Photo courtesy of Grace & Thorn

As someone who spent 4 years living alone without a plant in sight, you can trust me when I say I know next to nothing about owning plants. I know more about taking care of a dog and I've never even had one. But when lockdown happened, our closest companions became whoever we lived with and we found solace in the the new hobbies we took up; and so I thought it was high time that I brought some green friends into my life.

In our comfort series, we talked about the benefits of having plants in your home and the therapeutic effect they can have. What's not so therapeutic is when your plant starts dying and you have no idea what went wrong. But before you become a self-confessed plant-killer, it's not too late to get a green thumb. We sought out 3 experts from our favourite independent London florists to equip us with the basic knowledge to bring greenery into our homes and let them flourish, not just survive.

Tip #1: Indoor plants love the sun...but not that much
As a rookie botanist, when I think of how to take of indoor plants, two words come to mind: sunshine and water. And lots of it. While plants need both elements to thrive, that’s also where the common issue of plants dying lies. Too much of a good thing has the opposite effect. “Most houseplants are from tropical regions and do not require full sun all day.  Move your plants to a bright spot in the house with indirect sun exposure [which] reduces leaf burn and plants drying out too quickly,” advises Darren, co-founder and director of terrarium specialist shop, Botanical Boys.
So, as tempting as it is, let’s not stick our plants outside in direct sunlight as soon as a sunny spell breaks through the grey London skies. Where should you put your plants then, you ask? Well, Darren suggests, “moving plants into a slightly less direct position such as towards the middle of the room or back of the room on a shelf where the sun may not shine directly.”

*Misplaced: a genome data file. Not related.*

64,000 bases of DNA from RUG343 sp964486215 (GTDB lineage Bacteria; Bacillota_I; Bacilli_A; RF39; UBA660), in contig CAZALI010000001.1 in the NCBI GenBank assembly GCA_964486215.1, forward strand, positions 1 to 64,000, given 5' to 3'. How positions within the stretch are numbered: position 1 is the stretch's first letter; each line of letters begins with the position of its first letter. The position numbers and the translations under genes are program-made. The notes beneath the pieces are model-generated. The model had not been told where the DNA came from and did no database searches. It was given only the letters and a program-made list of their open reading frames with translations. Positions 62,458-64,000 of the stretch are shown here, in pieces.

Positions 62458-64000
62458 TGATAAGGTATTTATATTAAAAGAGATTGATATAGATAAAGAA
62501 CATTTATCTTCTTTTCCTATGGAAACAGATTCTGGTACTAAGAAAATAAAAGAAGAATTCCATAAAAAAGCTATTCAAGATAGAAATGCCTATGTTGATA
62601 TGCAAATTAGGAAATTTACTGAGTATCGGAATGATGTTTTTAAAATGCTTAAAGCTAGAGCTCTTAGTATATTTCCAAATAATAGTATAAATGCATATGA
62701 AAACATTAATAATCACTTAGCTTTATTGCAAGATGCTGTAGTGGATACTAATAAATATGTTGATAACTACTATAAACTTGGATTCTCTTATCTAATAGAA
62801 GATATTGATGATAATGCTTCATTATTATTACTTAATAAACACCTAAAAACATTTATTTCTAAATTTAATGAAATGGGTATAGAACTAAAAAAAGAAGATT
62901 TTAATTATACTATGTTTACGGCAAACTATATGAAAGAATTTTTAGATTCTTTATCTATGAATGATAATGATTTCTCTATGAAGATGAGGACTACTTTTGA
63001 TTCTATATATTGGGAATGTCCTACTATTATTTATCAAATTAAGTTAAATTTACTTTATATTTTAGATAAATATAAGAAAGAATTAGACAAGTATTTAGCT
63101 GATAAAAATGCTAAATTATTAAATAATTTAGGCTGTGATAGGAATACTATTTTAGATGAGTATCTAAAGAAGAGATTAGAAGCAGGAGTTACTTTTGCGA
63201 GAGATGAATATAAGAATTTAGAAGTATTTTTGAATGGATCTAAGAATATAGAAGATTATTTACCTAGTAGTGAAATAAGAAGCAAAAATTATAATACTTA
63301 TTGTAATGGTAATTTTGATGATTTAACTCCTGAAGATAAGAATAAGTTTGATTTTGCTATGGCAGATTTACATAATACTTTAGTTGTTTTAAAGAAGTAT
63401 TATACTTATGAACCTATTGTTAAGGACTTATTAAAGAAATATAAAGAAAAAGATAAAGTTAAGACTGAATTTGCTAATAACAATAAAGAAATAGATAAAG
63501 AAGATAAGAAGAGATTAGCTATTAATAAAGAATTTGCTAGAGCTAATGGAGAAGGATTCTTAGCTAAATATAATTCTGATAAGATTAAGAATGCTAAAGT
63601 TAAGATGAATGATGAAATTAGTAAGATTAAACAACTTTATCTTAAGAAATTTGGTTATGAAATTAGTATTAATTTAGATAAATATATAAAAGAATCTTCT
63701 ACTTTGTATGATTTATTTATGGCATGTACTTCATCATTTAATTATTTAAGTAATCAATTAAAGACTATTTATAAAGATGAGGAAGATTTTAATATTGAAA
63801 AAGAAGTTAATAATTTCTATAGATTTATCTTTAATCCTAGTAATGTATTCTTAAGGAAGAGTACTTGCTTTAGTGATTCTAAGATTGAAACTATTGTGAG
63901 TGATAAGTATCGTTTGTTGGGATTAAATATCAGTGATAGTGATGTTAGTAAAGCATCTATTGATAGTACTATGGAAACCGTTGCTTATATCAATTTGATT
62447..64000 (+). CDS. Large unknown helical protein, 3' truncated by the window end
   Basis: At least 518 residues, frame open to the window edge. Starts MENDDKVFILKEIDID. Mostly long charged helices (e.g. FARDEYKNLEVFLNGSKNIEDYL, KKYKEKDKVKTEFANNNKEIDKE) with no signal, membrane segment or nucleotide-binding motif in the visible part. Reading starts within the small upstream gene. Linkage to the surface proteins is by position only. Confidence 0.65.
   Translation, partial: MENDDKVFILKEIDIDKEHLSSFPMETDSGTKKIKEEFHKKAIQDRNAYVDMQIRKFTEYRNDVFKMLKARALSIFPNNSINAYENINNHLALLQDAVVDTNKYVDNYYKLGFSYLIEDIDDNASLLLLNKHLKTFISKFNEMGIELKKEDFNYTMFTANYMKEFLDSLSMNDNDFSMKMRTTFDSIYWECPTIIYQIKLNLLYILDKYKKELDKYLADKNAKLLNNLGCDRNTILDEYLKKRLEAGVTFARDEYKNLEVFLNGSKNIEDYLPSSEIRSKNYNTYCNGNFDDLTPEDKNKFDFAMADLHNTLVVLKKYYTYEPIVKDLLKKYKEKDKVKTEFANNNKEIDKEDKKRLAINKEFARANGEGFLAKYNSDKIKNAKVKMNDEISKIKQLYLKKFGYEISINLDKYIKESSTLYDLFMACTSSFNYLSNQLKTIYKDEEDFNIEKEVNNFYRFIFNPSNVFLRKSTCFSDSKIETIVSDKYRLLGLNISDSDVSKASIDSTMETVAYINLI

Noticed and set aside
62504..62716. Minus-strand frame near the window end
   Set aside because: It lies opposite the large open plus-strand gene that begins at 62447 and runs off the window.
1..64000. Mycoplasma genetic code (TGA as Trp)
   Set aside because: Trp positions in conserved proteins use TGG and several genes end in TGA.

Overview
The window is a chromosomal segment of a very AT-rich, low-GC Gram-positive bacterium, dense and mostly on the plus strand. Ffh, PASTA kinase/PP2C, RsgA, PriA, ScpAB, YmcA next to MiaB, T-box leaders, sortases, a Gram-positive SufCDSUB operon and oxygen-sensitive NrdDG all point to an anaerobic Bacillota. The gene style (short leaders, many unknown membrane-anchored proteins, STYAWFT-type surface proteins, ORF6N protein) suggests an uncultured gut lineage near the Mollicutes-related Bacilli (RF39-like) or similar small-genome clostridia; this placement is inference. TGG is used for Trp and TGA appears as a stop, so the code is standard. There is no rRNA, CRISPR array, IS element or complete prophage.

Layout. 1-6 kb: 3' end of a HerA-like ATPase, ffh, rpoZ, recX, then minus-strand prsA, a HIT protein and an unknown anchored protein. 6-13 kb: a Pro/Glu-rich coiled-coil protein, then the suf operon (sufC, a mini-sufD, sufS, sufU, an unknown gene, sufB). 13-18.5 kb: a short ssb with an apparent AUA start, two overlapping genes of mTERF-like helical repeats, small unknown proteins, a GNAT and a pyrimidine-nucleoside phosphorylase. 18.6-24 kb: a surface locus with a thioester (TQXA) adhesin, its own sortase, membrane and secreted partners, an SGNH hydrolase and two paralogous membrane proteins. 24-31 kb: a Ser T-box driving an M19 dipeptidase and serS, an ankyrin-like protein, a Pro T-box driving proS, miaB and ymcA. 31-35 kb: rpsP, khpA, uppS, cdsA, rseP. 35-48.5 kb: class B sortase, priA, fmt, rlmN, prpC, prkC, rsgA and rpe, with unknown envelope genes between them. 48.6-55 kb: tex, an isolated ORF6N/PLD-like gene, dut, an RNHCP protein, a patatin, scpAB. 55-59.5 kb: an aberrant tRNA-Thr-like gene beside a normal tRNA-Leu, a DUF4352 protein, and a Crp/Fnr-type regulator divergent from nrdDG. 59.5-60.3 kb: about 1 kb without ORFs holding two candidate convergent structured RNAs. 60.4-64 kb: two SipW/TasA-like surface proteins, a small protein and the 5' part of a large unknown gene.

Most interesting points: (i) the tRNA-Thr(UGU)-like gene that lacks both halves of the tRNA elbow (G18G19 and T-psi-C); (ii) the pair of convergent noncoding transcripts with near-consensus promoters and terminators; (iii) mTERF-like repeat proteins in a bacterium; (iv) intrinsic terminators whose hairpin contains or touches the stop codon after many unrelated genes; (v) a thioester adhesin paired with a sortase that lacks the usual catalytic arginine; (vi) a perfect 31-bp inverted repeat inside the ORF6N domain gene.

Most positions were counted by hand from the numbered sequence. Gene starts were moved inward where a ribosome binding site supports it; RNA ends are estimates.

Tip #2: Choose wisely
While enthusiasm is a welcome trait in any field, we may need to tone down our expectations and avoid buying a plant or flower that needs a lot of attention because remember, there are (plant) lives at stake here. So, turn your attention to low-maintenance plants. Darren recommends going for a Sanseveria and Cactus. Not only have they got great colour and shape but they “only need watering monthly” – that’s right, monthly! If that’s not easing yourself into the world of plants, then I don’t know what is.

For those who can’t wait for flowers to bloom and want to add vibrancy to their homes then look out for ranunculus, as recommended by Whitney, founder of FLOWERBX (as part of our comfort series). “For me, they are winter’s peony and few flowers rival the ranunculus in its delicate, but breathtaking, beauty.” We’re sold. 

Tip #3: Water runs check it!
Like sunlight, we can’t talk about plants without mentioning water. Alas, we’ve all had those moments when we couldn’t tell how much water to pour. We’ve dabbed the soil while trying to follow advice we googled, and we (sometimes) naively thought that our plants would like a drink of water everyday. If you’re navigating the “Will I? Won’t I?” landscape then remember the good rule of thumb is to “stick your finger a couple of cm into the soil; if it's dry - water it, if it's wet - don't!” says Nik Southern, founder of Grace & Thorn. If, like me, you shy away from having to put your finger in – just do it! Your plants will thank you. 

Another tip that is especially applicable during these colder months is to "let the soil dry out, so that the roots are not constantly damp as this can cause root rot. You can also lightly mist the plant to increase humidity," Whitney recommends – and now I remember my hair-misting bottle's original use. 

Tip #4: Learn from the best
If the above tips showed us anything, it’s that we’ve got a lot to learn! So while you set out to follow them, our last tip is to continue learning from the experts. Admittedly, we've googled "Why did my plant die?" many a time but the plethora of answers leaves us with more questions.
With so many independent flower shops around London, we recommend finding one you love so that you can ask all your queries to trusted experts as well as learn new skills. Workshops are still taking place, albeit online: Botanical Boys are the experts when it comes to terrariums and they host beginner workshops or if you’d like to try your hand at delicate dried flower arrangements then look to Grace & Thorn workshops. For those feeling festive then sign up for Botanique's in-person wreath making class!